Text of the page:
It would take another five years before all the pieces were in place. Robert patented his method of using a hammer to strike an internal membrane, which would resonate under the impact, and he introduced a perforated double case back to act as an echo chamber and amplify the sound. The noise it produced had a strident note, reminiscent of the call of the cricket. The Caliber 120 was a groundbreaking piece of architecture; a 17-jewel movement with a 42 hour reserve, beating at 18,000vph. The only downsides were slight; because of the pioneering complication, the watch hands could only be set forwards, for instance. But the Cricket, presented to the public in 1947, was a significant success and went on to win the international Chronometry Competition the following year a the Neufchatel Observatory.
The Cricket only had to wait until 1953 before it was given the sort of image boost money can’t buy. The White House Press Photographer’s Association presented Harry S Truman with a 14k gold version of the watch on the eve of him leaving office. They had the back engraved with the legend; ‘One More Please’, a phrase often shouted at the president during photo-shoots. It was the start of the Cricket’s connection with U.S premiers, Vulcain perhaps learning from Rolex’s example of bestowing various heads of state with some of their finest.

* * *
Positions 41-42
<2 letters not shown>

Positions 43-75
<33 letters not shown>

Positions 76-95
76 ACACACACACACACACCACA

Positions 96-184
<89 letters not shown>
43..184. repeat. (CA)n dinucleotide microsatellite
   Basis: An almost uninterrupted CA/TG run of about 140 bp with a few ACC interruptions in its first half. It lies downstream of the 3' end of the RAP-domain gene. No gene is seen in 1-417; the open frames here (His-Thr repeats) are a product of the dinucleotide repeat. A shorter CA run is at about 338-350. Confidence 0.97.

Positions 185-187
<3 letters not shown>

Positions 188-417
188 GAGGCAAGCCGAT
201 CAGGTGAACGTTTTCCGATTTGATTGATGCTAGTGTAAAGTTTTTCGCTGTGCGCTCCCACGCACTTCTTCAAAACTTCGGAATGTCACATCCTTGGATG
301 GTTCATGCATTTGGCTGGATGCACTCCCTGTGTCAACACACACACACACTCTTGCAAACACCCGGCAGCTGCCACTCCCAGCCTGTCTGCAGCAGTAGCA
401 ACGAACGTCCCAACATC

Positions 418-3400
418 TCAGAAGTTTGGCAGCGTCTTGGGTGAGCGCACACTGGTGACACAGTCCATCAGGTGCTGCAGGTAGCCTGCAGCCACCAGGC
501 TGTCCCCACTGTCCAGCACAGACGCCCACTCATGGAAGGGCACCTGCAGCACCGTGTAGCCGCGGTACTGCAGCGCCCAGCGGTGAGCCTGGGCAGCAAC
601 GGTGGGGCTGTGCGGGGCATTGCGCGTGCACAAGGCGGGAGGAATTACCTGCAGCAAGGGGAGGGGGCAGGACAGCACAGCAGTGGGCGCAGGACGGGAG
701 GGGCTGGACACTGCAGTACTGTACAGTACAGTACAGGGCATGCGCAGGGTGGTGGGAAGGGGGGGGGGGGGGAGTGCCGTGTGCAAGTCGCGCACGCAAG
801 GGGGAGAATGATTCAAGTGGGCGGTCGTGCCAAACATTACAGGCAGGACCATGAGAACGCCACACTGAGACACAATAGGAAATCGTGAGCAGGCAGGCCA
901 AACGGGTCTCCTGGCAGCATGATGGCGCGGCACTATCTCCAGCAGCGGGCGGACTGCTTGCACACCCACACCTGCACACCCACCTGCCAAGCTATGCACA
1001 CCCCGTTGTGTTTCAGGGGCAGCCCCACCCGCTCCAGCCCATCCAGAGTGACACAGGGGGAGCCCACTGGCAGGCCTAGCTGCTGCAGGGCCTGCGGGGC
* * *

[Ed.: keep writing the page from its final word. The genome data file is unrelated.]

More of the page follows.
Truman’s successor, Dwight Eisenhower, more commonly associated with the Day-Date, was given one, as was his vice president Richard Nixon, who received his from the National Association of Watch and Clock Collectors in 1955. Lyndon Johnson was possibly the watch’s biggest fan, buying his personal piece in Geneva and having his signature included on the dial. He also acquired a bulk order of 200 Crickets to give away as gifts during his term. But while the president may have been an admirer, with rumors stating he would often set the alarm to go off during meetings to give him an excuse to leave early, it caused those around him nothing but headaches. The mechanism’s constant droning noise was mistaken for a bomb on several occasions, terrifying his secret service detail.
The president’s watches were so successful, Vulcain were able to diversify the range. The Cricket Nautical, a 42mm diver rated to 300m, emerged in 1961 and was able to indicate when decompression stops were needed and even featured an alarm that could be heard underwater. And the Golden Voice, essentially a smaller version of the watch for women, was introduced in 1964.
But all Vulcain’s early triumphs came crashing to the ground, as they did across the rest of Switzerland, in the 1970s, when the quartz crisis started knocking. Refusing to adopt the new technology coming in from the east, the brand decided to stick with mechanical movements, and it would prove their downfall. It wasn’t helped by the replacement to the original Caliber 120 movement, the Caliber 401 which, although it had a seconds sub dial and the added convenience of a date function, did so at the expense of a separate barrel for the alarm, which was subsequently reduced to just 15 seconds. It impacted sales and, after more than 100 years, the company was forced into liquidation.
Special notes: n/a